Public Comment

Commentary: Work Time and Global Warming

By Charles Siegel
Tuesday May 08, 2007

As part of the Measure G process, Berkeley should consider policies to give employees the option of down-shifting economically by working less. Though it is not much talked about, choice of work hours is one key to dealing with global warming. 

Today, the economy must grow in tandem with increased productivity, regardless of how much people actually want to consume. Because of improved technology, the average American worker produces about 2.3 percent more in an hour each year— which means that a worker produced eight times as much each hour in 2000 as in 1900. As long as work time remains constant, total output per worker grows by 2.3 percent a year, doubling every 33 years. 

Reductions in greenhouse gas emissions through conservation and cleaner fuels are likely to be overwhelmed by this constant increase in output. To stabilize world climate, we must reduce greenhouse gas emissions dramatically during this century, and there is little or no chance of doing this if per capita output grows eight-fold during this century. An alternative to this hyper-growth economy is to give people the option of reducing their work hours. This opens the possibility of using increased productivity to work fewer hours, rather than to produce and consume more. Yet most Americans today have no choice of work hours. Almost all good jobs are full time, while most part-time jobs have low pay and no benefits. The economist Juliet Schor found that, if the average American male worker reduced his hours by 20 percent, he would reduce his earnings by 50 percent, because part-time workers have lower wages and fewer benefits. (The average female worker would reduce her earnings by a bit less, because women are more likely to have worked part-time during part of their lives, and so they are already discriminated against.) To give people the opportunity to choose to work shorter hours, we need to: 

• End discrimination against part-time workers. By law, part-time workers should have the same hourly earnings as full-time workers and should have equivalent benefits, seniority, and chance of promotion. The European Union already protects part-time workers from discrimination.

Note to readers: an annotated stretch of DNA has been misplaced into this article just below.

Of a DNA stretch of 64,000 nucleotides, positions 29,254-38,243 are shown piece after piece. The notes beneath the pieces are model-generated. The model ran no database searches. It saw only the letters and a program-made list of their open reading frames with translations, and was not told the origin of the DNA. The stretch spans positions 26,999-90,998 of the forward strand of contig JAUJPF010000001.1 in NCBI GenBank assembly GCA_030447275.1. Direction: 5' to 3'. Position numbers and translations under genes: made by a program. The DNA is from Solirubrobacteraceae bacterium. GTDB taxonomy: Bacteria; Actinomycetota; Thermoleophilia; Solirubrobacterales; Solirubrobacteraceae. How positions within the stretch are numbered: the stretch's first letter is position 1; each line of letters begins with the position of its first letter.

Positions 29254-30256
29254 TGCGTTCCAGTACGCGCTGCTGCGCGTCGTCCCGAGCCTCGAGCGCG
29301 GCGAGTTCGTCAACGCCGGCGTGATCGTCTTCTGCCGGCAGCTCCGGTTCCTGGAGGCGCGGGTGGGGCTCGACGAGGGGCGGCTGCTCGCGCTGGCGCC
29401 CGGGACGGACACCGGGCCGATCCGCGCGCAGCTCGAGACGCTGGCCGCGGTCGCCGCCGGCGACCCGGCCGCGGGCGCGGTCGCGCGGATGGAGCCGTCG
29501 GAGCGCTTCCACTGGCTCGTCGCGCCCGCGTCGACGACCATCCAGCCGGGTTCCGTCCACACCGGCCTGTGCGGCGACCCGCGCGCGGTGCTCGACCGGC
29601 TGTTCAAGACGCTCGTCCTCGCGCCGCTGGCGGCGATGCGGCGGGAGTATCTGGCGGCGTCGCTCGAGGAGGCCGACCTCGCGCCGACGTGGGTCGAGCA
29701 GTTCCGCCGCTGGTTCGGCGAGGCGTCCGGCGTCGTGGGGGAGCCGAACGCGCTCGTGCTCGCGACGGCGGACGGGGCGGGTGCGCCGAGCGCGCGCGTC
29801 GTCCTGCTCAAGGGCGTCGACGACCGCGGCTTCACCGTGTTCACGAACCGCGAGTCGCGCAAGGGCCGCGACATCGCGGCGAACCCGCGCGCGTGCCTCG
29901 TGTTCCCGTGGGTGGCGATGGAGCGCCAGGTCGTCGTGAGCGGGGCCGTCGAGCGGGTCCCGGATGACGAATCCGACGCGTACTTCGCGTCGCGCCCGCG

• Create high-quality part-time jobs: The Netherlands and Germany have laws saying that, if a full-time employee asks to work shorter hours, the employer must accommodate the request unless it will be a hardship to the business. As a weaker but still effective policy, we could give businesses tax incentives to their employees the option of working shorter hours. These policies would give Americans the option of working less and consuming less. Even a relatively small change could make a big difference. The average American works 1,817 hours a year, and the average West European works 1,562 hours a year. A recent study by Harvard University economist Mark Weisbrot found that, if Americans worked as few hours as West Europeans, it would lower our energy consumption and carbon dioxide emissions by 20 percent. More important, Weisbrot found that, if the developing nations imitate the American model of work hours, world temperatures will rise 4.5 degrees by 2050, all else being equal. But if the developing nations imitate the European model of work hours, world temperatures will rise by 2.5 degrees—a very substantial difference caused by work-time alone, apart from other policies to reduce emissions. 

Moving to a European model of work hours would not involve any great sacrifice. On the contrary, I think that West Europeans are better off than Americans because they have more time for their families and their own interests, rather than having more freeways and bigger SUVs. 

Berkeley took a leading role in promoting the civil rights movement and feminist movement during the 20th century. Now it is time for us to take a leading role in promoting the movement toward shorter work hours and simpler living that is a political imperative during the age of global warming. 


Charles Siegel is the author of The End of Economic Growth.